1. What significance does the novel’s title, Great Expectations, have for the story? In what ways does Pip have “great expectations”?
2. For much of Great Expectations, Pip seems to believe in a stark division between good and evil, and he tends to classify people and situations as belonging to one extreme or the other: for instance, despite their respective complexities, he believes that Estella is good and the convict is evil. Yet, both socially and morally, Pip himself is often caught between extremes; his own situation rarely matches up to his moral vision. What is the role of moral extremes in this novel? What does it mean to be ambiguous or caught between extremes?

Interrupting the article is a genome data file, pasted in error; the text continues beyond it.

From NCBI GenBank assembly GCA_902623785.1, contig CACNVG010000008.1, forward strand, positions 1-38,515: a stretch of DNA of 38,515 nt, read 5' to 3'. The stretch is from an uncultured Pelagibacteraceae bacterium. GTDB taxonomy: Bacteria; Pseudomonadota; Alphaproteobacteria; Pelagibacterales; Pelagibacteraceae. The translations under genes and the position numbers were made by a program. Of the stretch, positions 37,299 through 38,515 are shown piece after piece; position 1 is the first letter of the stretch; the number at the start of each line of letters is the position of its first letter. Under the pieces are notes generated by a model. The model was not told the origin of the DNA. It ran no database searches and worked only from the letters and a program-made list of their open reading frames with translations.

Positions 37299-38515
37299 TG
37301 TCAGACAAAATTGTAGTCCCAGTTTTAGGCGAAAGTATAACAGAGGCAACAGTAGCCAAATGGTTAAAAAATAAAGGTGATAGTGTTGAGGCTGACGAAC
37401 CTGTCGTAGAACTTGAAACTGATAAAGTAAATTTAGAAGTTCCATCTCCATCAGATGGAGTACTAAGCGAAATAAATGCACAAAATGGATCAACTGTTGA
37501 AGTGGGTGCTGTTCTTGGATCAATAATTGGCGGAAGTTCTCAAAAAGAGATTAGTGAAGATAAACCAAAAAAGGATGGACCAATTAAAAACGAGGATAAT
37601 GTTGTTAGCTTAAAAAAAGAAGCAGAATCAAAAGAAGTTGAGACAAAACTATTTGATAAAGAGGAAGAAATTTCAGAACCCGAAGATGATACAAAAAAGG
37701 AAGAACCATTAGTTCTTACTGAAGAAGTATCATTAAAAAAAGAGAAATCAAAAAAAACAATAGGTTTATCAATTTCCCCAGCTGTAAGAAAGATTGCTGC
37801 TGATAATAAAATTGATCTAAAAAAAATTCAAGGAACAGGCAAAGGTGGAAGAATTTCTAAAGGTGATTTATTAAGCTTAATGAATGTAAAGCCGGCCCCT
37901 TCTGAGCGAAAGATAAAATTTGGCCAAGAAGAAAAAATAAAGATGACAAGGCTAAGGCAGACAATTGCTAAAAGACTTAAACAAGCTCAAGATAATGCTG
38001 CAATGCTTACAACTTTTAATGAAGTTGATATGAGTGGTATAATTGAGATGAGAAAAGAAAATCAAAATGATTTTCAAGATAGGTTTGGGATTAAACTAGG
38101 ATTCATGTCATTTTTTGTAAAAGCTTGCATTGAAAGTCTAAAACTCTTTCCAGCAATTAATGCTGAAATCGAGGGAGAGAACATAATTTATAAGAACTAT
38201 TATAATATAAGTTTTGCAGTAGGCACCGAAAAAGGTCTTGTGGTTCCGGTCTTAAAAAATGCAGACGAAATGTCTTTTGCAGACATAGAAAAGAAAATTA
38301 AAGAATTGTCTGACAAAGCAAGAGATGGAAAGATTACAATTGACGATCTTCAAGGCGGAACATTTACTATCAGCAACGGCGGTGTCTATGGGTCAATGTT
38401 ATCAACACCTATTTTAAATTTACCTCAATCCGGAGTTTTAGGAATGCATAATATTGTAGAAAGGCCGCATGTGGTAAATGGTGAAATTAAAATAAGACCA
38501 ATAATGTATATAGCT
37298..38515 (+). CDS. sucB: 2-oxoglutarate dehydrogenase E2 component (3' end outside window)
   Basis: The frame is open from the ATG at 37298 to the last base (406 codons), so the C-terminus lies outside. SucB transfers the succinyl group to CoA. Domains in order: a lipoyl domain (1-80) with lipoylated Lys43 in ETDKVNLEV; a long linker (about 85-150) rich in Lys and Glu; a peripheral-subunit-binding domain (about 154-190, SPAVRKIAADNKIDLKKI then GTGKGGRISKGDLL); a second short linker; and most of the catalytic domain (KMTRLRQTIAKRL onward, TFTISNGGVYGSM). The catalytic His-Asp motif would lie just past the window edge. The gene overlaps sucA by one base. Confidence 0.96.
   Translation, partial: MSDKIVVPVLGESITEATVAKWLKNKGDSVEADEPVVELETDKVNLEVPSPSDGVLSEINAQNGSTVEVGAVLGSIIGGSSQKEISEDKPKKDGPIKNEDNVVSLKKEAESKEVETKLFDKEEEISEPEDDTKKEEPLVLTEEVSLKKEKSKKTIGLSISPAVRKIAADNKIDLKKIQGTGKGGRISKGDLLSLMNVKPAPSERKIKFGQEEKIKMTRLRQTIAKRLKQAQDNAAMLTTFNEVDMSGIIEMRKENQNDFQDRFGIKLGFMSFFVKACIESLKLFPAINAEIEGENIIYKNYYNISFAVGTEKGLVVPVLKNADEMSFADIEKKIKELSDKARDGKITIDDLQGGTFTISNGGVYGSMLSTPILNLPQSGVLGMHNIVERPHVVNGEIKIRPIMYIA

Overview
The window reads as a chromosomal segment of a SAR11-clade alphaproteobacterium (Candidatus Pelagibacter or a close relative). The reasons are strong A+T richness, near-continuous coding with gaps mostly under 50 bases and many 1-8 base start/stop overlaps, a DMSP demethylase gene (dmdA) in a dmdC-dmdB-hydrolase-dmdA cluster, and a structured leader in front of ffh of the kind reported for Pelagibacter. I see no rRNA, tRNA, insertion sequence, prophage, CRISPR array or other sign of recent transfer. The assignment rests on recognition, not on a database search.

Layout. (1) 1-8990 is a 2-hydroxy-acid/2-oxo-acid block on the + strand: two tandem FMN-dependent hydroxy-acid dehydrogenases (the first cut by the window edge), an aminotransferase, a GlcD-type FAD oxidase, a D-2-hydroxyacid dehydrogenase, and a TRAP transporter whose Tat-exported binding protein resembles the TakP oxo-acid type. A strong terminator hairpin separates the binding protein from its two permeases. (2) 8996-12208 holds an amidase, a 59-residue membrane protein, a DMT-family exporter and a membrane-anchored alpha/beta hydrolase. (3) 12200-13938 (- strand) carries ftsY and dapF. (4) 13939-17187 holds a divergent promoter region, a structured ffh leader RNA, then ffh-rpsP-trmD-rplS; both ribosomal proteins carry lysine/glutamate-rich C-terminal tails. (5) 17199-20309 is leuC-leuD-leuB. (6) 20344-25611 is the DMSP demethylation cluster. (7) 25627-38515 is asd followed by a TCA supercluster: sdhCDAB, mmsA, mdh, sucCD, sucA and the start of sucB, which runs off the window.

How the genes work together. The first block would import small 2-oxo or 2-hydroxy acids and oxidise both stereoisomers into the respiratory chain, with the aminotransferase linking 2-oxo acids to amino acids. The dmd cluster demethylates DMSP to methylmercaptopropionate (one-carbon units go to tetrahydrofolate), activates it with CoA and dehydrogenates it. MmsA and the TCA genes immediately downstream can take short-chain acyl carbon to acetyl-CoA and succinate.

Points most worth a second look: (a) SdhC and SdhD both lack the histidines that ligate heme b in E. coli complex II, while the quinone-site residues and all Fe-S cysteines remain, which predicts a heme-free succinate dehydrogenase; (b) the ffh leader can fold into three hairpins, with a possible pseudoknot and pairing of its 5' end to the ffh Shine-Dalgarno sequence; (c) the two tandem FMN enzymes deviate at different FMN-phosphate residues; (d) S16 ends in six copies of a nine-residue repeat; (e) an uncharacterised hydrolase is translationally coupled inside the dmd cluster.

3. Discuss the character of Miss Havisham. What themes does she embody? What experiences have made her as she is? Is she a believable character? How does she relate to Pip and Estella?
4. Think about the novel’s two endings—the “official” version, in which Pip and Estella are reunited in the garden, and the earlier version, in which they merely speak briefly on the street and go their separate ways. Which version do you prefer? Which version seems more true to the thematic development of the novel? Why?